Tending The Wind

An Introduction to Veterinary Holistic Medicine


Acupuncture involves the placement of thin flexible needles (0.2-0.3 mm diameter) through the skin into superficial soft tissues (fascia and muscle). Needle placement is very specific according to ancient maps of the body surface, each point having a unique set of effects on both superficial and deep organs and tissues. Needles today are typically stainless steel with a copper, steel or plastic handle; they are sterile single-use, discarded with the sharps. The number of needles used depends on the patient’s condition, with most point formulas ranging between 5 and 15 needles. Areas of surface inflammation or infection are avoided, but acupuncture at appropriate points elsewhere can aid healing of such areas. Dogs, cats and horses usually permit needle insertion without much fuss, either not reacting at all or looking back as if bitten by a flea. As in human acupuncture though, some points are more sensitive, requiring very gradual insertion or acupressure instead.

Modern research into the body’s bioelectromagnetic properties has yielded some interesting results that suggest possible mechanisms for acupuncture’s effects. The skin at most acupoints exhibits both greater electrical conductivity and capacitance than surrounding areas. The same qualities exist along the acupuncture meridians – the “lines of flow” that connect functionally related points. When a metallic needle is put into contact with body fluids it creates a simple battery; the resulting microcurrent is greater when bimetallic needles are used (e.g. stainless steel shaft with a copper, brass or gold handle). Microcurrent may also be generated by the deformation of underlying fascia; studies suggest that the regular protein structure of connective tissues is capable of both a subtle form of piezoelectricity and semi-conduction. Research also suggests that acupuncture meridians follow lines of condensation of the body’s electromagnetic fields. The meridian system may represent a bioelectric communication network more primitive than and basic to the nervous system, capable of responding to stimuli as dense as mechanical distortion and as subtle as electromagnetic fields.

Based on the idea that acupuncture works by balancing the body’s charge distribution, some techniques have emerged that rely solely on electrical measurements for point selection and treatment, disregarding traditional Chinese medical theory and philosophy. The danger in this simplified concept is twofold. First, it relies on equipment that may not be accurate or sensitive enough to create a complete picture of the body’s subtle electromagnetic landscape. But more importantly, it presumes to reduce the entire complexity of Chinese medical theory, and the body-mind, into an order of positive and negative charges. Ancient concepts of yang and yin are not so simple. What has given Chinese medicine its beauty and longevity is its ability to address the complexity of living beings in a reflective rather than directive way, using the metaphors of nature to describe dynamic patterns of behavior, rather than relying on static definitions of material things and their properties.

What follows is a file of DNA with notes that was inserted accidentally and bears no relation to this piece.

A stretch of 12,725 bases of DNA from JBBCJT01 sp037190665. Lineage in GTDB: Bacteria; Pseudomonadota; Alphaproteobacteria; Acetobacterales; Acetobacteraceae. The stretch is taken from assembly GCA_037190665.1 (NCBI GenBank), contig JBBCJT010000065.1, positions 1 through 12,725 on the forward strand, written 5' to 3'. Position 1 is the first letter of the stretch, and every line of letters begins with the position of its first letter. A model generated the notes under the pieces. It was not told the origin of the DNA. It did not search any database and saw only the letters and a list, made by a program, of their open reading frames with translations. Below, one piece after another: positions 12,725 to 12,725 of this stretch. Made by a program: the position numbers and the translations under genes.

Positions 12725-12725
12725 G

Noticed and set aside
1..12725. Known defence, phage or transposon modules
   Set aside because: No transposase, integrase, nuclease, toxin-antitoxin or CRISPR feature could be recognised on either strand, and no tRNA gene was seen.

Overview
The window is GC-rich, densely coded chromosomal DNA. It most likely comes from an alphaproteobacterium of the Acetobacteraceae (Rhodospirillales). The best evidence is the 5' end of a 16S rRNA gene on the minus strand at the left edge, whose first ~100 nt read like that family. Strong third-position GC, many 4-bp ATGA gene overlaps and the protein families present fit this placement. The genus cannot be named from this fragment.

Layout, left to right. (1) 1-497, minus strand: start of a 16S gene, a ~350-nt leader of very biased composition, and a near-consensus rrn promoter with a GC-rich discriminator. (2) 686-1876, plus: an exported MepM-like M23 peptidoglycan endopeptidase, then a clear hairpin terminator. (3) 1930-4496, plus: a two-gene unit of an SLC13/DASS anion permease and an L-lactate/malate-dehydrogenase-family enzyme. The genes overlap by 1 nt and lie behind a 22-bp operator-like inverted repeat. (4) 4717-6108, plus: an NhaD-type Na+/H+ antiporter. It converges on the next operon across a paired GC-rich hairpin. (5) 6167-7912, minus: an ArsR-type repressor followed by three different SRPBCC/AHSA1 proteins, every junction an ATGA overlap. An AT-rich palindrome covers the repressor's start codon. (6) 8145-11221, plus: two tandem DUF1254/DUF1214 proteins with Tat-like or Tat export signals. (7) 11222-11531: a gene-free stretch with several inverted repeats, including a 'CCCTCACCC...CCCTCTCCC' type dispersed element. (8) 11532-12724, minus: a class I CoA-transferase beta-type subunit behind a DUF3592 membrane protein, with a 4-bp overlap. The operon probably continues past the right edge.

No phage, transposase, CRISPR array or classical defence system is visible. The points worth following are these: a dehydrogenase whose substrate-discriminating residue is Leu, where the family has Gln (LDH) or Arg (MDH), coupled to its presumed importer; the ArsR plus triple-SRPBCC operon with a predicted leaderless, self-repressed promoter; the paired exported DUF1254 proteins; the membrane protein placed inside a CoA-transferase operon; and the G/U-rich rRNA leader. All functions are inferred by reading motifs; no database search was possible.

Chinese is a pictographic language, which means that words can be interpreted differently depending on the context and the viewer – a word chosen purposely to convey the act of looking at a painting, which is an entirely different experience than reading a sentence. There is a wealth of possible meanings. (Romanized versions of Chinese characters, like yin and yang, are phonetic spellings created for Westerners.) The concept central to Chinese medicine is qi (pronounced “chee”) whose ancient pictograph is a combination of two different images, one depicting grains of rice, the other curling clouds. The rice appears enfolded in the clouds. Together they suggest several possible meanings: the most subtle form of that which sustains existence, the kernel of things and their ever-changing expressions, that which is capable of being both expansive and shifting as well as finite and stable, matter enfolded in patterns of behavior, the most basic mutable form of manifestation. Common translations in Western literature include psychophysical stuff, energy-matter, pneuma, and many others. In quantum terms, qi is both matter and energy, particle and wave, and may be thought of as probabilistic rather than deterministic. All things and events are simply various dynamic forms of qi. Resonance between related forms interconnects seemingly disparate structures and processes into patterns of natural behavior that the Chinese describe in five phases or movements (Wood, Fire, Earth, Metal, Water). Yin (whose pictograph depicts the shady side of a hill) and yang (sunny side) merely describe the relative and complementary properties of these forms, rather than define opposing forces. The cyclical emergence of qi into its various manifestations is depicted in the yin/yang symbol, all things involved in an ongoing interplay of co-creative transformation.